Zap menopause symptoms and balance hormones.
Key vitamins and minerals are a woman’s best friend to zap menopause symptoms and balance hormones. Thankfully supplying missing minerals and vitamins can help quell symptoms like anxiety, depression, insomnia, fatigue, bloating, and irritability that are often the result of low tissue levels of a vitamin or mineral. The good news about symptoms caused by vitamin or mineral deficiencies is that they can usually be brought under control through simple dietary changes and by taking the proper dietary supplements.
The Perimenopause Supplement Lineup
Think of magnesium as a hormone rescuer. Magnesium has a role in the production and regulation of hormones, preventing excess cortisol, increasing insulin sensitivity, and allowing the production of thyroid hormone. It can help slow aging by reducing oxidative stress, supporting production of the protective antioxidant glutathione, and keeping telomeres (the ends of chromosomes) long, tight, and together, which also reduces the risk of cancer.
Food sources: spinach, pumpkin seeds, figs, dark chocolate
B vitamins support general functioning and are necessary for breaking down nutrients as well as utilizing
them in the body. They consist of an interrelated group of vitamins, including some familiar food label ingredients: thiamine (B1), riboflavin (B2), niacin (B3), pantothenic acid (B5), pyridoxine (B6), folate, and biotin. Since the early 1940s we have known that a lack of B vitamins is responsible for a multitude of health problems, especially for women. Without B vitamins, the liver cannot sufficiently perform its hormone balancing act. It needs B vitamins to metabolize hormones, which in turn evens out hormonal levels and prevents estrogen dominance.
Food sources: dark leafy green veggies, red kidney beans, peas, lentils, broccoli, asparagus, avocados
Vitamin B6 (pyridoxine) has often been called “every woman’s guardian angel” because of its power to relieve perimenopausal symptoms, particularly water retention and bloating, skin eruptions, mood swings, and even depression and anxiety. High concentrations of B6 increase the synthesis of the neurotransmitter dopamine and inhibit secretion of the milk-stimulating hormone prolactin. Th is also alleviates irritability and nervous tension.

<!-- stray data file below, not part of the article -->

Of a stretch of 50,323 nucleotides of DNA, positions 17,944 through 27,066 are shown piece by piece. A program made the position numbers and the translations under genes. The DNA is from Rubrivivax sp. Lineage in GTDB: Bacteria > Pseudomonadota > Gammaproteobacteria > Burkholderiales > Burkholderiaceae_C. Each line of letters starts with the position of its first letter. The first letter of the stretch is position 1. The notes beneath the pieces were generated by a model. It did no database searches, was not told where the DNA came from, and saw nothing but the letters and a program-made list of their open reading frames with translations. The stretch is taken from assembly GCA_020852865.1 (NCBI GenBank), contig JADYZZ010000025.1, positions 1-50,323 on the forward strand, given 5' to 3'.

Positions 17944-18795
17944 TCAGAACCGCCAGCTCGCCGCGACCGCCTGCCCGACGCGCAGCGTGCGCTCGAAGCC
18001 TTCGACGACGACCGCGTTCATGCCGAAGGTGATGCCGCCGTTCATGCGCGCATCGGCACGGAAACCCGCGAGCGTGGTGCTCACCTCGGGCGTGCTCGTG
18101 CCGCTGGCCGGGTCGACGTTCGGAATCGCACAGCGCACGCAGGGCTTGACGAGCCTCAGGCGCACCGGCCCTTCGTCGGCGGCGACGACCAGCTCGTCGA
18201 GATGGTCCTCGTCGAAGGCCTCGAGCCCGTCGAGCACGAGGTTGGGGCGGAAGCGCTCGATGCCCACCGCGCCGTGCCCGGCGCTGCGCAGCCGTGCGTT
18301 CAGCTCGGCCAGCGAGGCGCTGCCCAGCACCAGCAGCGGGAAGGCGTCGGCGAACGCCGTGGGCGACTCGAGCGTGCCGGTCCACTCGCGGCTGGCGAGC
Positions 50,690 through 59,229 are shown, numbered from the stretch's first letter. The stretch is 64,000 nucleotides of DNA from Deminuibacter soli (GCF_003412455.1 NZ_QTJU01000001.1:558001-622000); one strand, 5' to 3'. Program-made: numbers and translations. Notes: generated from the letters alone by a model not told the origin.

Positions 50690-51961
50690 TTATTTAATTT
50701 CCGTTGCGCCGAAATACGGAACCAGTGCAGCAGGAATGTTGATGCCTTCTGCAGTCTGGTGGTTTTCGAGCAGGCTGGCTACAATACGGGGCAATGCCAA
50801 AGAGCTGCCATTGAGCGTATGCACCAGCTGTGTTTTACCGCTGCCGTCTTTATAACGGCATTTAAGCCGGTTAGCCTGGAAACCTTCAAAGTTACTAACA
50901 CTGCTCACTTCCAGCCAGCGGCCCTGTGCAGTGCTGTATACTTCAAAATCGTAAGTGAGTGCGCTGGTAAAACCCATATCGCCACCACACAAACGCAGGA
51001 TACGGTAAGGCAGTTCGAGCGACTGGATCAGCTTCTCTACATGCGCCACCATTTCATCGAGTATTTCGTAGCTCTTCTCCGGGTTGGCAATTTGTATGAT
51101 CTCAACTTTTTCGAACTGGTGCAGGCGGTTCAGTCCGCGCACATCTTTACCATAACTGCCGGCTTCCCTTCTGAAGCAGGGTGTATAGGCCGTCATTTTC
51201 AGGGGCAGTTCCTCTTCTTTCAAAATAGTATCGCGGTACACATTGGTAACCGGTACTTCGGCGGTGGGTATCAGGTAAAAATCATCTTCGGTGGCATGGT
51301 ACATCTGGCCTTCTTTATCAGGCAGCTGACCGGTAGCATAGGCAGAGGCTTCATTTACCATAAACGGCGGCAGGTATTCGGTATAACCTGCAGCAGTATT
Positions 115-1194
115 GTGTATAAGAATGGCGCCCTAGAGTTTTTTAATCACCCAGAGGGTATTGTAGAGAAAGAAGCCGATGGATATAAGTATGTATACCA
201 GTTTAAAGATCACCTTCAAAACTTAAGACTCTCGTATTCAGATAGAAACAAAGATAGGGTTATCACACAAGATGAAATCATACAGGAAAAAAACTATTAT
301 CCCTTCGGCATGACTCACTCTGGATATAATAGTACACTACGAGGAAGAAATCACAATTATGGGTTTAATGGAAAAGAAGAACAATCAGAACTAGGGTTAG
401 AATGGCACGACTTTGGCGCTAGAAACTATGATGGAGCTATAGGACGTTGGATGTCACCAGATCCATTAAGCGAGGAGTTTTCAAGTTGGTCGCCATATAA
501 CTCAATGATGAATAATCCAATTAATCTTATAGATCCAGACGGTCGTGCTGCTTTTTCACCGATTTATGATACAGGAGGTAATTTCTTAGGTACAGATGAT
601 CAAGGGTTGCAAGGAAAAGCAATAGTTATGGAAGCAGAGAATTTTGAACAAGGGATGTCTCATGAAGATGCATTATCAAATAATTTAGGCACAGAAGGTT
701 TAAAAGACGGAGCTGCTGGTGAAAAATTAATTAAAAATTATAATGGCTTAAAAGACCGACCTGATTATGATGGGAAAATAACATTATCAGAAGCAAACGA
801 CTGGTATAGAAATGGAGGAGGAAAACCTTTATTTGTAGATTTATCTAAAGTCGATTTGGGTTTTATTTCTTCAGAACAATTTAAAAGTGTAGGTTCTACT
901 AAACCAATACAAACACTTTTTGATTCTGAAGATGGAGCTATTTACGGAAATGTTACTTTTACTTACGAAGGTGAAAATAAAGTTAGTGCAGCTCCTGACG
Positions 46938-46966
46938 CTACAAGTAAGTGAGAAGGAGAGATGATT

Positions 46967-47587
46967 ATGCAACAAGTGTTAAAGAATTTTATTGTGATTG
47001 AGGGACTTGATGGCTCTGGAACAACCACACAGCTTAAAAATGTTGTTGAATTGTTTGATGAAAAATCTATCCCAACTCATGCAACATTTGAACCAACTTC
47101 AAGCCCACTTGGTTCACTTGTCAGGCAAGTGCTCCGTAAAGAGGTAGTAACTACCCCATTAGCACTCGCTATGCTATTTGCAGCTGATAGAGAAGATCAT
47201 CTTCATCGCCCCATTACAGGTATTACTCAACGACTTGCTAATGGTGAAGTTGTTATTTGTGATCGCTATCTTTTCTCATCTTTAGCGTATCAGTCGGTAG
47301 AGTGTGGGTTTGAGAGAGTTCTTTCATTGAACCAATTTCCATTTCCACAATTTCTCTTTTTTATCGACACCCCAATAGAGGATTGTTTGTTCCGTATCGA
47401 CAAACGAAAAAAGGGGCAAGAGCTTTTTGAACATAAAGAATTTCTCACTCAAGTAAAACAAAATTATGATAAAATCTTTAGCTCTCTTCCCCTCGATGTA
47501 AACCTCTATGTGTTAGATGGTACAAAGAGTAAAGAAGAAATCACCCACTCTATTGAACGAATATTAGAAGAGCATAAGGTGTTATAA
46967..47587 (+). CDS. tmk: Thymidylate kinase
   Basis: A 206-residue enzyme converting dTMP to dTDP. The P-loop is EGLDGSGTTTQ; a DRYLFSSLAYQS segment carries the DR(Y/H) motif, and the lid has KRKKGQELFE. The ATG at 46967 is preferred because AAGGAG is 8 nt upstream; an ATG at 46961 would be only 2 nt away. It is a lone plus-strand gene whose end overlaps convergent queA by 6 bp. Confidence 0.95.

Food sources: grass-fed beef, pinto beans, pistachios
This vitamin is all about growth and production. It is essential to cell division and the construction and repair of genetic material. Folate supports neurotransmitter generation, including the generation of serotonin and dopamine. It has expansive benefits for cardiovascular health, especially as it relates to the methylation process and its ability to lower homocysteine levels, which are considered hazardous to the heart when elevated.
Food sources: beets, broccoli, pinto beans, spinach
Itchy skin, a susceptibility to infections, and varicose veins are all symptoms of low levels of vitamin E in your body. For perimenopausal women, vitamin E is a marvelous remedy for vaginal dryness, hot flashes, breast tenderness, and fibrocystic breasts, in dosages ranging from 400 to 1,200 international units per day. Interestingly, many experts feel that, at the cellular level, vitamin E is similar to estrogen and therefore functions as a natural hormone replacement! For women generally, this vitamin promotes heart health, good skin, and overall physical and emotional well-being. Vitamin E suppositories and ointments dramatically soothe vaginal dryness.
Food sources: almonds, spinach, sunflower seeds